Nearly 70 children had their blood tested for possible lead poisoning Thursday and one tested positive, according to the San Diego Housing Commission.
The free testing program at the San Diego Head Start office was part of a weeklong series of events to publicize the issue.
According to the city Environmental Services Department, more than 300,000 structures built in San Diego before 1978 could pose a poisoning risk because of lead-based paint.
“We’re very fortunate in San Diego to have federal funding to sponsor a program for families who may be unaware that their children may be suffering from lead poisoning,” said Richard Gentry, commission President and CEO.
“Since 2010 we have helped test 384 children. These early tests are critical for protecting their health and safety.”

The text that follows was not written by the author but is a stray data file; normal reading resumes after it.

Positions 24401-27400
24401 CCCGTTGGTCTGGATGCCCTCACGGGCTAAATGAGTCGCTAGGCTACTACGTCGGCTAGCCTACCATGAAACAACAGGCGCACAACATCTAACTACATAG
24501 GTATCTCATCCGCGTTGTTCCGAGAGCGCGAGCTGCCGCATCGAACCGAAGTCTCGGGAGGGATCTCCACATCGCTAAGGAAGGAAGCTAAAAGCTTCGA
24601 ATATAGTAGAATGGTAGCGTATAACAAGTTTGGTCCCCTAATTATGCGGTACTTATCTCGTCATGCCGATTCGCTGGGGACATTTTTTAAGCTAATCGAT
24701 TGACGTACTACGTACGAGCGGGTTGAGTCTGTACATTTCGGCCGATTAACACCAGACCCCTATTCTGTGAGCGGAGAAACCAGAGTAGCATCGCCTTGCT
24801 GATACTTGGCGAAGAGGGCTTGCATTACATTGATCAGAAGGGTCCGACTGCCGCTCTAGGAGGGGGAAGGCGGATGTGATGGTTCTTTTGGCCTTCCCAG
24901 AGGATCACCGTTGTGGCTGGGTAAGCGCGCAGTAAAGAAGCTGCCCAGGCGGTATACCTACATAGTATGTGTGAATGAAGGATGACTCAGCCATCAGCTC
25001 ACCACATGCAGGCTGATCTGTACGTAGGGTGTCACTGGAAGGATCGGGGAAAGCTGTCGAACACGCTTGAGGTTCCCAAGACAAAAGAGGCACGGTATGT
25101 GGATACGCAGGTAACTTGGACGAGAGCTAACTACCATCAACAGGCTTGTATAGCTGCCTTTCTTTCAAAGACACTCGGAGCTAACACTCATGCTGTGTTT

Of those 384 children, eight of those tested positive, according to the housing commission. Families of kids who test positive are referred to clinics for follow-up tests and medical evaluations, and are provided information on how to eliminate lead hazards from their homes.
The city has a website at SDHealthyHomes.org with information about lead exposure.
The Centers for Disease Control and Prevention determined recently that there is no safe level of lead exposure for children, according to the city.
Medical evidence shows that even very low levels of lead exposure can have a significant detrimental impact on a child’s ability to learn.